Journal AWWA - Drawing the Connection Between Malnutrition and Lack of Safe Drinking Water in GuatemalaBraghetta, Anne Edition: Vol. 98 - No. 5
American Water Works Association / 01-May-2006 / 10 pages

Less than half of the rural Guatemalan population has access to clean water, 98% of the country's water sources are contaminated and only 15 municipalities in the country have operational drinking water treatment systems. Guatemala also has among the world's worst health statistics for chronic malnutrition and substandard child growth attainment. Over the long term, chronic malnutrition and disease leads not only to stunted growth but also to the likelihood that children will not reach their full genetic and educational potential, thus reducing their productivity and earning power. Despite efforts to improve water systems over the past decade, improvements have not kept pace with population increases and migration. Investment in water systems has also declined because of the perceived high cost of centralized water treatment facilities. However, providing safe water does not have to be cost-prohibitive. This article explores how the lack of safe water significantly contributes to the high incidence of diarrheal disease and chronic malnutrition and what can be done to provide clean drinking water to the Guatemalan population. Four factors, all of which can be accomplished at a relatively minor cost, are identified as key to providing clean drinking water to a household or small community. Includes 37 references, table, figure.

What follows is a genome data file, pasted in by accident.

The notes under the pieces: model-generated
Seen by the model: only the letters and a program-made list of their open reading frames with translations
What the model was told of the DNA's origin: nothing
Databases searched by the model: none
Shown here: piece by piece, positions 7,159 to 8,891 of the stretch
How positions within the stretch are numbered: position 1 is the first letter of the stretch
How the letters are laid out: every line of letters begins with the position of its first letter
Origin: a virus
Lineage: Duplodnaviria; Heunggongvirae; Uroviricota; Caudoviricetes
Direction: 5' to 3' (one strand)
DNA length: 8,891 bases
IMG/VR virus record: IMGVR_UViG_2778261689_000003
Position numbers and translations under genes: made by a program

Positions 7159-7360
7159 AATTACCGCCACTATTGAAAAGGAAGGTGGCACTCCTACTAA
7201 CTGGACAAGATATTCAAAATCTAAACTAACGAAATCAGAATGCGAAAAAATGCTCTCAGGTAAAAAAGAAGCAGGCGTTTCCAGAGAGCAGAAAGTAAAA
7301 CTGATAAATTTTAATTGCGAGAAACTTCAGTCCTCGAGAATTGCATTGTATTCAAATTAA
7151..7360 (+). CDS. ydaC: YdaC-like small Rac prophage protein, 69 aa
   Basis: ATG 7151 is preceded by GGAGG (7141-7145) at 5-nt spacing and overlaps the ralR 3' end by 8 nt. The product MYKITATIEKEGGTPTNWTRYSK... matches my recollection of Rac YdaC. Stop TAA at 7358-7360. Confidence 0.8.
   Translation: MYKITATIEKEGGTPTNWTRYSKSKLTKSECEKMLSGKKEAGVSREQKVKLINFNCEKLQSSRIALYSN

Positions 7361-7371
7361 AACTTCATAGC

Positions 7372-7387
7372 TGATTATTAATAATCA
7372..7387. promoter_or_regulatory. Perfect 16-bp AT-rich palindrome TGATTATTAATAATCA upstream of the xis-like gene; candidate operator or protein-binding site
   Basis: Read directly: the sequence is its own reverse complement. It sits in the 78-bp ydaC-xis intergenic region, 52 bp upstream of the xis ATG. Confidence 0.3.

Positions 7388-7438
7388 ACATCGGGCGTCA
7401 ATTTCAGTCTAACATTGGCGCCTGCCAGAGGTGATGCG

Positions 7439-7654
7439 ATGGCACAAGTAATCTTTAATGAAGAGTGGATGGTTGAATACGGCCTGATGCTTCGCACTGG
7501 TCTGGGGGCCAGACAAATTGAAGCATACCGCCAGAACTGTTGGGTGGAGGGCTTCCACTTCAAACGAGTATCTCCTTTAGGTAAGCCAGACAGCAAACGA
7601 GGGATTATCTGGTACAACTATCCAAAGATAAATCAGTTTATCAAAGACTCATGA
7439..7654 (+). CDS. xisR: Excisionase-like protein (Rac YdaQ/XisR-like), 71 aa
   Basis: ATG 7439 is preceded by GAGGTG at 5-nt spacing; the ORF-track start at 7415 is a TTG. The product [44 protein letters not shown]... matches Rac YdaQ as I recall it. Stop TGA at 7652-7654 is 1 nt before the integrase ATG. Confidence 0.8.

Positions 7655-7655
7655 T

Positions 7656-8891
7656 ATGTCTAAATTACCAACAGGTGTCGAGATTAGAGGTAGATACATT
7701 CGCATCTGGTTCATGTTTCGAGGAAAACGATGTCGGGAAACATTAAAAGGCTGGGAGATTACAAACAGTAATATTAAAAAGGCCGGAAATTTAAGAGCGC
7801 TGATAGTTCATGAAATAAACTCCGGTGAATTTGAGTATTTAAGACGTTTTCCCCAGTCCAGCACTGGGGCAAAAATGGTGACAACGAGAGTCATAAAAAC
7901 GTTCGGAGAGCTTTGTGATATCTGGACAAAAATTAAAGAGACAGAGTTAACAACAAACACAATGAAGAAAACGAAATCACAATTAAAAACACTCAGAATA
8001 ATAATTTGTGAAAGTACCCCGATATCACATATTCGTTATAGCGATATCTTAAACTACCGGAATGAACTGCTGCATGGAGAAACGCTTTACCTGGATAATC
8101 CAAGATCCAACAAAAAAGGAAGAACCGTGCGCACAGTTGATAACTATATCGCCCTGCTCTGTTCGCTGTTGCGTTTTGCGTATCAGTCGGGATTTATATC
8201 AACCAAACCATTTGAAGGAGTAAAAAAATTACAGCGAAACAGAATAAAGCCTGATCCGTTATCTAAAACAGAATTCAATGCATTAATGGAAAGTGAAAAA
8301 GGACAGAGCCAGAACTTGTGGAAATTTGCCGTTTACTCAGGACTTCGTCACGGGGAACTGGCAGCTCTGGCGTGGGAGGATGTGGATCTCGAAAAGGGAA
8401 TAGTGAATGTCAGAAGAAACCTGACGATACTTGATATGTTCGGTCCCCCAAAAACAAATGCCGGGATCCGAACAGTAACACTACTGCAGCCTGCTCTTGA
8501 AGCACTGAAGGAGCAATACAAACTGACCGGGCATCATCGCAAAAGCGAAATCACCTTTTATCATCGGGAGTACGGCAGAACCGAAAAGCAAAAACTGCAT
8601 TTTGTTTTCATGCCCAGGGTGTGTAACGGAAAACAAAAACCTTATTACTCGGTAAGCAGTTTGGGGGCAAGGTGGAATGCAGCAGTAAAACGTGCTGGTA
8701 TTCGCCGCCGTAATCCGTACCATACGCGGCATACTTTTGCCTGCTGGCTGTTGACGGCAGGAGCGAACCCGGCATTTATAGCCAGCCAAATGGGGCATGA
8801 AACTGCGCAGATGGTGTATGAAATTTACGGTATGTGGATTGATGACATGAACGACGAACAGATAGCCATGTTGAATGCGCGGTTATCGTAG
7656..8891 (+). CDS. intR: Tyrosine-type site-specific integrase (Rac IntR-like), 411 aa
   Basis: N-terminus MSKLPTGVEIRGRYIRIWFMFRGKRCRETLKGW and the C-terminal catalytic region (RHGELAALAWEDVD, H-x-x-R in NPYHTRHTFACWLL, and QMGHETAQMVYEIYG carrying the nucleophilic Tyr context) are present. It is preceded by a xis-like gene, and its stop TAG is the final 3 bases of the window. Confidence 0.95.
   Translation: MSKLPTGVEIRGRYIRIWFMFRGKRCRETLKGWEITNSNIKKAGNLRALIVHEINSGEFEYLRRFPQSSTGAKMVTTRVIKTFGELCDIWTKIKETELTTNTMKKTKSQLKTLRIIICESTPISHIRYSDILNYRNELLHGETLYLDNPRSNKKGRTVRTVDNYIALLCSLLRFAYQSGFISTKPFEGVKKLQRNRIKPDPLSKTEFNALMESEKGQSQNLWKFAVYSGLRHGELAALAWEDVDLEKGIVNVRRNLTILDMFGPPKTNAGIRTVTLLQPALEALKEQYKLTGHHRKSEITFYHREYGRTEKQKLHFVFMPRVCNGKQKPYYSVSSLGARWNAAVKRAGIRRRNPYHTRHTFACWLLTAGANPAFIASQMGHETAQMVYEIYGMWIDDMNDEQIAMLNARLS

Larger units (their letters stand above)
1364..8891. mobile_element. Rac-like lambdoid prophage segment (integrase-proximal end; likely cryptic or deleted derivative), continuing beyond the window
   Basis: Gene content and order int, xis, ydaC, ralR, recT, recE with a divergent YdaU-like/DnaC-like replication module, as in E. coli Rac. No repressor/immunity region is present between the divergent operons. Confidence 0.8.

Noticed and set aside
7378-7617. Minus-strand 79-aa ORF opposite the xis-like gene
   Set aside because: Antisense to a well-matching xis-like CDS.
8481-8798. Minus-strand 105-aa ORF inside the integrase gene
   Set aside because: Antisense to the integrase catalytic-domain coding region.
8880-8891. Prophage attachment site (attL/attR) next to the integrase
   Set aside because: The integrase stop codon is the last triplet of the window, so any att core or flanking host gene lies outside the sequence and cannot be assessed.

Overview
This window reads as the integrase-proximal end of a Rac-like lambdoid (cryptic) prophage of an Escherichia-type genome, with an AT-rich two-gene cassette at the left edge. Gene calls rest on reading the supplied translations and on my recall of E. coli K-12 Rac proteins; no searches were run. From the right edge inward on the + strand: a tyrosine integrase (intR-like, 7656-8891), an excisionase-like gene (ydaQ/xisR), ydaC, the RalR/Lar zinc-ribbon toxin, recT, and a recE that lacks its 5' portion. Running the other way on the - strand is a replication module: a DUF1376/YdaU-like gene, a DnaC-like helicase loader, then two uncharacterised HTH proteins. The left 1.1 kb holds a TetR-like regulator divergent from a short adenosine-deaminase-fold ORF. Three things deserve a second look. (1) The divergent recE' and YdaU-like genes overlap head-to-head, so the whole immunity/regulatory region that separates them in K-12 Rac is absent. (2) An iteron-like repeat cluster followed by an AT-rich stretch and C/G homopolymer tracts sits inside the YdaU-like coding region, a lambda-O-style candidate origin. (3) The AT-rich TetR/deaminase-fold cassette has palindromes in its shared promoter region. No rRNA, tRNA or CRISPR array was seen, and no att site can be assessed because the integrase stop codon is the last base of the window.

Keywords: Costs; Water Systems; Water Treatment; Guatemala; Public Health; Statistics; Contamination; Health Effects

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